- mounted projectile-firing guns or missile launchers, mobile or stationary, light or heavy, as distinguished from small arms.
- the troops or the branch of an army concerned with the use and service of such weapons.
- the science that treats of the use of such weapons.
Origin of artillery
Related Words for artilleryordnance, cannon, battery, force, arms, munitions, gunnery, stovepipe, bazooka, cannonry
Examples from the Web for artillery
Contemporary Examples of artillery
Artillery fire could be heard in Avtozavodsky district, on Chernyshevskogo and Putin avenues in downtown Grozny.Fierce Fighting in Grozny Raises Specter of ISIS Influence in Russia
December 4, 2014
The other subject he taught at VMI was something he knew a great deal about, too: artillery.
The “tactical” side of artillery—its use on a battlefield—was something Jackson was not called upon to explain.
Jackson fared better as an instructor of artillery, a subject he was far better at explaining.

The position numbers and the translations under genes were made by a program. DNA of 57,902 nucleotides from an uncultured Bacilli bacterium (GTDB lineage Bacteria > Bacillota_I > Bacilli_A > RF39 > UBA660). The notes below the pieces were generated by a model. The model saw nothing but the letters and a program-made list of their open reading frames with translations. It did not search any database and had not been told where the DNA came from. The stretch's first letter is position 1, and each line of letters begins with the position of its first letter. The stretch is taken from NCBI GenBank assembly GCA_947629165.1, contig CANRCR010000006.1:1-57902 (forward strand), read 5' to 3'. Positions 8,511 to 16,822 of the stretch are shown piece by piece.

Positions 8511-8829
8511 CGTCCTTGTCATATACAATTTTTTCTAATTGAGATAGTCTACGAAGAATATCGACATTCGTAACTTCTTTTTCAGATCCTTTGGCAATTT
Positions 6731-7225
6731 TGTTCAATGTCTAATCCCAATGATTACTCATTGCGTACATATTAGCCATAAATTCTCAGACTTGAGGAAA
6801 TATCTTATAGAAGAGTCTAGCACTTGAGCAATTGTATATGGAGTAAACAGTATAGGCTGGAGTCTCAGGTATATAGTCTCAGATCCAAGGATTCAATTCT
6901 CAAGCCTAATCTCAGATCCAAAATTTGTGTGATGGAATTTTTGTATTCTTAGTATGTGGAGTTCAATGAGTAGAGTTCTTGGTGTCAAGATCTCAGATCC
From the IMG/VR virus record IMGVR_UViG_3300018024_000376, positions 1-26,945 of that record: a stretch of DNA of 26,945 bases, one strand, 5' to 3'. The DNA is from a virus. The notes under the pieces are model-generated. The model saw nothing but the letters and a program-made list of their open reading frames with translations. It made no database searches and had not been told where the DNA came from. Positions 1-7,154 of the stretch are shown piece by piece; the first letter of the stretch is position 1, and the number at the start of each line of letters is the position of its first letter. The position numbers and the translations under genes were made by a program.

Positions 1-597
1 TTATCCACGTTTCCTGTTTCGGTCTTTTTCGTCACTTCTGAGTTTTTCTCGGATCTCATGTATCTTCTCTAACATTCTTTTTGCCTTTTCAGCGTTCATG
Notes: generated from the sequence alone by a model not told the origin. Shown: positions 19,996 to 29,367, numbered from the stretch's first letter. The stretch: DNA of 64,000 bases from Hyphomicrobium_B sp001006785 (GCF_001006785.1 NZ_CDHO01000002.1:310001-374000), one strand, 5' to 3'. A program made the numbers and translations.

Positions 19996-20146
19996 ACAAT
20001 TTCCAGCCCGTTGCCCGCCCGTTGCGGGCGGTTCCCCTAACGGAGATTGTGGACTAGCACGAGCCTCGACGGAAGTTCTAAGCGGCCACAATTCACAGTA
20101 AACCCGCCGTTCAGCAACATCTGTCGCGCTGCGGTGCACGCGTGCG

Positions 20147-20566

Artillery and mortar duels all around the outskirts of Donetsk rumble angrily every day.Should the U.S. Arm Ukraine’s Militias?
November 24, 2014
Historical Examples of artillery
A grievous error it is to suppose that Cupid's artillery is limited to bow and arrows.The Spenders
Harry Leon Wilson
Rain fell in torrents; the crashing thunder was like the roar of artillery.The Roof of France
They did so, and secured each a lieutenancy in an artillery regiment.The Boy Life of Napoleon
The shells from the French artillery on the Roman Road are crashing into the wood.Camps, Quarters and Casual Places
In the centre of the island is an eminence, which was occupied by the garrison, and had some artillery.Ned Myers
James Fenimore Cooper
- guns, cannon, howitzers, mortars, etc, of calibre greater than 20 mm
- troops or military units specializing in using such guns
- the science dealing with the use of guns
- devices for discharging heavy missiles, such as catapults or slings
Word Origin for artillery
late 14c., "warlike munitions," from Anglo-French artillerie, Old French artillerie (14c.), from artillier "to provide with engines of war" (13c.), which probably is from Medieval Latin articulum "art, skill," diminutive of Latin ars (genitive artis) "art." But some would connect it with Latin articulum "joint," and still others with Old French atillier "to equip," altered by influence of arte. Sense of "engines for discharging missiles" (catapults, slings, bows, etc.) is from late 15c.; that of "ordnance, large guns" is from 1530s.